Range Resources Corp. (NYSE: RRC)

Range Resources Corporation, an independent natural gas, natural gas liquids (NGLs), and oil company, engages in the acquisition, exploration, and development of natural gas and oil properties in the United States. It holds interests in developed and undeveloped natural gas and oil leases in the Appalachian and Midcontinent regions. The company owns 7,582 net producing wells and approximately 1.4 million net acres under lease in the Appalachian region; and 653 net producing wells and approximately 383,000 net acres under lease in the Midcontinent region. In addition, it provides gas gathering and transportation from southwestern and northeastern Pennsylvania. The company sells natural gas to utilities, marketing and mid-stream companies, and industrial users; NGLs to natural gas processors or users of NGLs; and oil and condensate to crude oil processors, transporters, and refining and marketing companies.

Take a look at the 1-year chart of Range (NYSE: RRC) below with the added notations:

1-year chart of Range (NYSE: RRC)

Like most energy names, RRC declined persistently into the beginning of the year. The stock then formed a double bottom price pattern, and then confirmed that pattern in April. The double bottom pattern, and confirmation, formed a $55 price level (blue) that has become important to the stock. Not only was the $55 mark the resistance point between the two bottoms, but that level was also support after the stock broke higher in April.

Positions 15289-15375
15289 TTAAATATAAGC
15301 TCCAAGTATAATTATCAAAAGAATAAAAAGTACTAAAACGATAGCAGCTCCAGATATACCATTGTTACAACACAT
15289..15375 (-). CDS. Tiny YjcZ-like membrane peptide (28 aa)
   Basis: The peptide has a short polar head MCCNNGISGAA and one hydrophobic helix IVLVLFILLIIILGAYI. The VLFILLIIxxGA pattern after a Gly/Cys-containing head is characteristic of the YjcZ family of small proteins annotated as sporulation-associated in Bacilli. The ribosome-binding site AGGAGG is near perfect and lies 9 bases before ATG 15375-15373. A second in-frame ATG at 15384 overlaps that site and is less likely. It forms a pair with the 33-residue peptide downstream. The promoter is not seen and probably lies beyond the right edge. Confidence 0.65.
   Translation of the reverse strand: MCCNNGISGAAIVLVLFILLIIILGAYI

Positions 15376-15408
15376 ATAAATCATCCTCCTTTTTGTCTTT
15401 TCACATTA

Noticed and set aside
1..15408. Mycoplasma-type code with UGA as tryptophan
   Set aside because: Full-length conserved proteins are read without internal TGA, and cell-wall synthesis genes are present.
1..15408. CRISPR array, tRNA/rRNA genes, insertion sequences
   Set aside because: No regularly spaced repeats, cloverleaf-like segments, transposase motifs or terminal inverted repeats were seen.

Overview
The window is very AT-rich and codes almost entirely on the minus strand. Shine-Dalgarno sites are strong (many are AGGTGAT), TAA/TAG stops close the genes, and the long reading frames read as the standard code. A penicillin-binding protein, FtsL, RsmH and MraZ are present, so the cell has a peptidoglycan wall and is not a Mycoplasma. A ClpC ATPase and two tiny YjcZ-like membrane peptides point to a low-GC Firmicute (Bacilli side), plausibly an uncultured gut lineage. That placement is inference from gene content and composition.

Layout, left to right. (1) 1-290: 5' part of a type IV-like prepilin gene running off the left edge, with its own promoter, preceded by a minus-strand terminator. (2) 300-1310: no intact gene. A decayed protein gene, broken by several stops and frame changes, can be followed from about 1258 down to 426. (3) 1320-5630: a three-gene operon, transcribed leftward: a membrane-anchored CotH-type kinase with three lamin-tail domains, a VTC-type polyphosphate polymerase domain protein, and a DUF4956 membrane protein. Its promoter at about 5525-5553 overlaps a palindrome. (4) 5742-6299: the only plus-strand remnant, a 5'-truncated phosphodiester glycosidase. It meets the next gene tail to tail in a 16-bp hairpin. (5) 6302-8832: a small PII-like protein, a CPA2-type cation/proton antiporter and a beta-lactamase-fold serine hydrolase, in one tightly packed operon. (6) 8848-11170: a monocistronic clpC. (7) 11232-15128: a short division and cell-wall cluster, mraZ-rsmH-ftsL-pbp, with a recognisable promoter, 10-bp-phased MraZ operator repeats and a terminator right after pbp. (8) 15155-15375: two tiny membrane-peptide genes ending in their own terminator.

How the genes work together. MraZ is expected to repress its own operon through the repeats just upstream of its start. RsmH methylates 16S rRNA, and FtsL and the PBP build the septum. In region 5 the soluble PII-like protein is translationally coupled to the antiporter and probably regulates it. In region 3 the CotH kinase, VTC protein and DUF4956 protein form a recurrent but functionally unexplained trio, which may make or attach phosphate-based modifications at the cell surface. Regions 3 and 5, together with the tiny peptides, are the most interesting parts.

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The Tale of the Tape: RRC has a key level at $55. A trader could enter a long position on a pullback down to $55 with a stop placed under the level. However, if the stock were to break back below $55, a short trade could be made instead.

Before making any trading decision, decide which side of the trade you believe gives you the highest probability of success. Do you prefer the short side of the market, long side, or do you want to be in the market at all? If you haven’t thought about it, review the overall indices themselves. For example, take a look at the S&P 500. Is it trending higher or lower? Has it recently broken through a key resistance or support level? Making these decisions ahead of time will help you decide which side of the trade you believe gives you the best opportunities.

No matter what your strategy or when you decide to enter, always remember to use protective stops and you’ll be around for the next trade. Capital preservation is always key!

Good luck!

Christian Tharp, CMT

Follow me on Twitter: @cmtstockcoach